FDA faces lawsuits over information on recalled CPAP machines

On Behalf of | Oct 3, 2023 | Personal Injury

Sleep apnea is more than just loud snoring. It’s a medical disorder characterized by obstructed breathing during sleep, which can lead to insomnia, grogginess and irritability. It’s usually treated with continuous positive airway pressure (CPAP) machines. These devices help users breathe by pressurizing room air before delivering it into a breathing mask.

However, even a helpful medical device such as a CPAP machine can be defective and cause more harm than good.

The U.S. Food and Drug Administration (FDA) is facing lawsuits from news outlets ProPublica and the Pittsburgh Post-Gazette related to one such flaw. According to the complaints, the agency is allegedly holding back records related to a recall of defective CPAP machines.

Respiratory device manufacturer Philips Respironics acknowledged in 2021 that its CPAP machines contained industrial foam that could break down during use. The resulting foam particles and fumes could then find their way into the breathing masks, causing health risks to users such as nausea and headaches. The foam was also potentially carcinogenic and toxic in nature.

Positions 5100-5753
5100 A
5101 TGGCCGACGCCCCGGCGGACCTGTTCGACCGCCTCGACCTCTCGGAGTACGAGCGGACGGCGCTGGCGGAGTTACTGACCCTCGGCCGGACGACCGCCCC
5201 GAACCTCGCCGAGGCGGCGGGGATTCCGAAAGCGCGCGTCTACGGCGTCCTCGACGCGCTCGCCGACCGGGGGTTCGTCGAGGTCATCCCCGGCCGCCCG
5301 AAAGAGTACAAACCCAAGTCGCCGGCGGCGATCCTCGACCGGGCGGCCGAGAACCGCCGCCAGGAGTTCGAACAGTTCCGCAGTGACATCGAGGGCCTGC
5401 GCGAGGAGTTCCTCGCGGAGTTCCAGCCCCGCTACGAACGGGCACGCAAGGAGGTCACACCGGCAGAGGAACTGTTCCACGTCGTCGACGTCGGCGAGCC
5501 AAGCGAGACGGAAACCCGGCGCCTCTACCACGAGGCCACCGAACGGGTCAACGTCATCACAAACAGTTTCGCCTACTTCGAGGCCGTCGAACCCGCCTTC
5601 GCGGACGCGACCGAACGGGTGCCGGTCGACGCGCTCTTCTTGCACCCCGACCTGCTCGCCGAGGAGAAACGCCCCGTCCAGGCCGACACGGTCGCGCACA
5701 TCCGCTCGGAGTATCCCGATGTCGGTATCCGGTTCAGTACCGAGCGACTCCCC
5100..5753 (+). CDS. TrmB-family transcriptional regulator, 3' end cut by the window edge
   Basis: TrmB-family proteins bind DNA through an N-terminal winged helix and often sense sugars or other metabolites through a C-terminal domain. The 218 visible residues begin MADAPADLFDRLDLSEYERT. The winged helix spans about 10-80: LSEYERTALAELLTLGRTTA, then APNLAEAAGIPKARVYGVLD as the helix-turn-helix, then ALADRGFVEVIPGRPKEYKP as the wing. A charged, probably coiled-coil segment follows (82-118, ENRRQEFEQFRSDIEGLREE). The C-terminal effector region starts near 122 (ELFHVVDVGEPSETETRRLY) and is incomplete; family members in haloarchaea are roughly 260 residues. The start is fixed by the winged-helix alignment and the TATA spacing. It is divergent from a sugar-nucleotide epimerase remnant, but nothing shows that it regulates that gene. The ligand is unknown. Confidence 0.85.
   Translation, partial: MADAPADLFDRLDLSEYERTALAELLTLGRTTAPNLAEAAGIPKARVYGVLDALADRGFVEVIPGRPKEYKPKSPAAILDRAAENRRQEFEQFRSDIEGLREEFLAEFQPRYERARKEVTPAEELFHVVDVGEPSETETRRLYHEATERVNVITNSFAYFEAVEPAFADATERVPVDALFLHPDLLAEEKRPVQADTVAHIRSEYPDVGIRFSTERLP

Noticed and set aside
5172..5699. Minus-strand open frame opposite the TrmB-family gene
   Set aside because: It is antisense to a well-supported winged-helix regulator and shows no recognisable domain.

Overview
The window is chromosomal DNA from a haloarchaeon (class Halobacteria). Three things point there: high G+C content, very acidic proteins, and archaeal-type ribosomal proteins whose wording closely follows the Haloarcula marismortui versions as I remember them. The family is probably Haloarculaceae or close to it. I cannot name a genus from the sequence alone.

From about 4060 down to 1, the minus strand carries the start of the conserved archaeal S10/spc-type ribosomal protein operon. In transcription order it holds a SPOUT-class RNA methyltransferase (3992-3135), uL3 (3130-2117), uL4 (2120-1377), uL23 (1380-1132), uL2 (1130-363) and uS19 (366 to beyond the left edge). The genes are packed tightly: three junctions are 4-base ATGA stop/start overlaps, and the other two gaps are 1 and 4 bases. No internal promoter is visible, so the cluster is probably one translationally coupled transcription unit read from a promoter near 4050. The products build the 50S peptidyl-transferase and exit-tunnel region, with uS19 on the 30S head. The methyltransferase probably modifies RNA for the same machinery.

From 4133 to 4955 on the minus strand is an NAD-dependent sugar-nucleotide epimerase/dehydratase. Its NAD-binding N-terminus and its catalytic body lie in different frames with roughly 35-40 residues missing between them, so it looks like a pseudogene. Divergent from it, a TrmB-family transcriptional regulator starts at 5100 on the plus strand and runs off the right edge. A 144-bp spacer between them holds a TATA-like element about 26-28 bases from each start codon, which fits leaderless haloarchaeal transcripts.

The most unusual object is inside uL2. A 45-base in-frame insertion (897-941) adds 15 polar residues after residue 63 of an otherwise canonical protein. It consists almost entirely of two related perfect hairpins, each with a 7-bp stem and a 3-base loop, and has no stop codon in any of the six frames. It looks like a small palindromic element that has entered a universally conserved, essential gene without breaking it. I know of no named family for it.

The FDA had categorized Philips Respironics’ recall of the machines as Class 1, meant for product defects that can cause severe or potentially fatal harm. But when asked by news outlets to release documents related to test reports on the degrading foam and updates from Philips Respironics about the recall status, the agency denied the requests, saying it would take about two years to produce the records.

Product liability lawsuits as recourse

Because the recall scale is unclear, there could be many unwitting users of Philips Respironics’ defective CPAP machines.

What can you do if you’ve suffered health problems using a defective CPAP machine? You may be able to file a product liability lawsuit against the medical device’s manufacturer.

In a product liability lawsuit, you’ll have to establish that the product was defective when it left the manufacturer’s hand and was the direct cause of your illness or injuries. A court may also use the risk-utility standard to decide on the case. Under the standard, a product is defective if there are more cons to its use than pros.

But establishing these facts can be tough, especially when you need expert testimony to support your claims. If you’re going to file a product liability lawsuit, consider seeking legal counsel.


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